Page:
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Provider resistance to advance provision of oral contraceptives in Africa
  1. John Stanback, PhD, Senior Associate and
  2. Barbara Janowitz, PhD, Director, Health Services Research
  1. Family Health International, Research Triangle Park, NC, USA
  1. Correspondence John Stanback, Family Health International, PO Box 13950, Research Triangle Park, NC 27709, USA. Tel: +1 919 405 1473. Fax: +1 919 544 7261. E-mail: jstanback{at}


Context In Africa, many new family planning clients are not menstruating at the time they present for services. Where pregnancy tests are unavailable, clients are often denied their method of choice and sent home to await menses. For pill clients, one obvious solution is 'advance provision' of oral contraceptives for later use. However, this practice is rare in Africa.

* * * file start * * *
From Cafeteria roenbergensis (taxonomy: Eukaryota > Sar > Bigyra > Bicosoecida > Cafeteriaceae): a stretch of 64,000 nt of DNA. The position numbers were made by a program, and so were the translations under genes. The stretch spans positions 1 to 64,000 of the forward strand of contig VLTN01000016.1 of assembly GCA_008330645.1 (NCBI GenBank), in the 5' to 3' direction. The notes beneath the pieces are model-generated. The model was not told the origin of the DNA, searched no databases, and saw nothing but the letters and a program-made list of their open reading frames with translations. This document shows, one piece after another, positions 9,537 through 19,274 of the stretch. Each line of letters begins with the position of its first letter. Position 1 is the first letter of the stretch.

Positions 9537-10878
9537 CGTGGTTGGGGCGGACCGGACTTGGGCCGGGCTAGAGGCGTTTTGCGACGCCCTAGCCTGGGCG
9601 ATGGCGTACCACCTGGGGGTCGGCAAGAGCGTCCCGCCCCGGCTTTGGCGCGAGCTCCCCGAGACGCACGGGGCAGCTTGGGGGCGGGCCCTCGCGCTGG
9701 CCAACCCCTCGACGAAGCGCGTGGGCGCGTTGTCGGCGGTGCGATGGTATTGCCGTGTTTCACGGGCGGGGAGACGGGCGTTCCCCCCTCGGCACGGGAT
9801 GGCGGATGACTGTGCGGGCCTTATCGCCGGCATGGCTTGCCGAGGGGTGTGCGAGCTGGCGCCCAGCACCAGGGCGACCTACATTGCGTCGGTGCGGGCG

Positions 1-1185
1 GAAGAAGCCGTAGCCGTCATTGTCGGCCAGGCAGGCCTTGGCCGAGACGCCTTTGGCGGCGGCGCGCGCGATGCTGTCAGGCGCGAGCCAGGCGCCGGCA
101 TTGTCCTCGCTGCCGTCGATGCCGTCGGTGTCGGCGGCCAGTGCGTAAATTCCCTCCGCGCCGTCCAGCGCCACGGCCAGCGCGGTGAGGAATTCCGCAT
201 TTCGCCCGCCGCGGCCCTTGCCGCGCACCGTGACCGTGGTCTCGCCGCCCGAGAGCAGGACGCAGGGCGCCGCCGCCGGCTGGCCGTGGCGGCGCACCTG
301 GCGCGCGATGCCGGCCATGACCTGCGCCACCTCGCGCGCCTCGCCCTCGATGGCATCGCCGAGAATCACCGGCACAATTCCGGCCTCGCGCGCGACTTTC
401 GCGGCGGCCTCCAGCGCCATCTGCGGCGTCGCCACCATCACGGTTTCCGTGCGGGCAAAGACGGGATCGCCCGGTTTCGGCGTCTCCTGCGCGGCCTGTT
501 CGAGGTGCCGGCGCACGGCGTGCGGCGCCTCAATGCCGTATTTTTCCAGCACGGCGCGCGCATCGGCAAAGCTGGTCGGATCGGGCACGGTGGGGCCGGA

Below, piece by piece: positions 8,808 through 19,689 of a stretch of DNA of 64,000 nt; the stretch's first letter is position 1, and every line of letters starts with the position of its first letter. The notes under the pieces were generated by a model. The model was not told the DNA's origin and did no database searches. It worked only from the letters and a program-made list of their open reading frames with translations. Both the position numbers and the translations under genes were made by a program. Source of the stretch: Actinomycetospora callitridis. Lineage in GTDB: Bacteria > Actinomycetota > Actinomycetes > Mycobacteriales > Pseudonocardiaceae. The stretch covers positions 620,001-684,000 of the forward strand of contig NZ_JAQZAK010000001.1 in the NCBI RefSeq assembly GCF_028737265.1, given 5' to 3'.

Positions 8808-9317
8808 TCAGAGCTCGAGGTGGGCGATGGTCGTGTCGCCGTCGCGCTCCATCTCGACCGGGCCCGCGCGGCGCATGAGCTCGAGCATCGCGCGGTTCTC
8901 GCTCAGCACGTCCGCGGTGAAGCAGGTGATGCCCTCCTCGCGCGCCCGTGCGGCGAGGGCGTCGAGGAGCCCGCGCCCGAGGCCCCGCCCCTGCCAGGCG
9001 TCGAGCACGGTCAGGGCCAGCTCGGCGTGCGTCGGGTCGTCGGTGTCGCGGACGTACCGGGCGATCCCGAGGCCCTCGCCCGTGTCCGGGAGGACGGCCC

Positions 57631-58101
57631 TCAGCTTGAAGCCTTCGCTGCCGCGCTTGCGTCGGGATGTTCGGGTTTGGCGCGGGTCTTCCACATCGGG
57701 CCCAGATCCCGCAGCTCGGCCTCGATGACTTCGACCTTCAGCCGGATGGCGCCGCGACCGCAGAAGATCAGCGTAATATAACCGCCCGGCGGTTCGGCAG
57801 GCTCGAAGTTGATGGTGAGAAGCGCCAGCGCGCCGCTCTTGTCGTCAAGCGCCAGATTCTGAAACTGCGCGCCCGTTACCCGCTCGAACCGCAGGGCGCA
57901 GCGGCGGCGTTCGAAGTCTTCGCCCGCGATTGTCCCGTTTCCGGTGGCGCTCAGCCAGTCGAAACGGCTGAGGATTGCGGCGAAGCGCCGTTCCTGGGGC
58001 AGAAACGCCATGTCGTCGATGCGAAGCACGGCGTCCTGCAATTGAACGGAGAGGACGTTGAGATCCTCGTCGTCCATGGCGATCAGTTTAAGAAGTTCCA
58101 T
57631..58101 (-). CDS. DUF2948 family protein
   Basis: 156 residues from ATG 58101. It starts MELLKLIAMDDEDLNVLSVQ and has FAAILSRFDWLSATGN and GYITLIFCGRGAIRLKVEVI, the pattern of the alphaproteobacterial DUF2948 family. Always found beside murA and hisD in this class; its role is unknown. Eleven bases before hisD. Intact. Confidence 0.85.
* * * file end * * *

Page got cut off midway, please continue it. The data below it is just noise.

Objective To assess the level of provider resistance to advance provision of oral contraceptives.

Design We added questions about advance provision of pills to five provider surveys in three African countries. We also used simulated clients in Ghana to assess provider resistance to the practice.

Results In Kenya, only 16% of providers thought it safe to give women oral contraceptives to be started at a later date. In Ghana and Senegal, fewer than 5% of providers mentioned advance provision as a way to manage nonmenstruating pill clients.

Conclusion Training programmes and service delivery guidelines in developing countries should provide for advance provision of pills to appropriate clients

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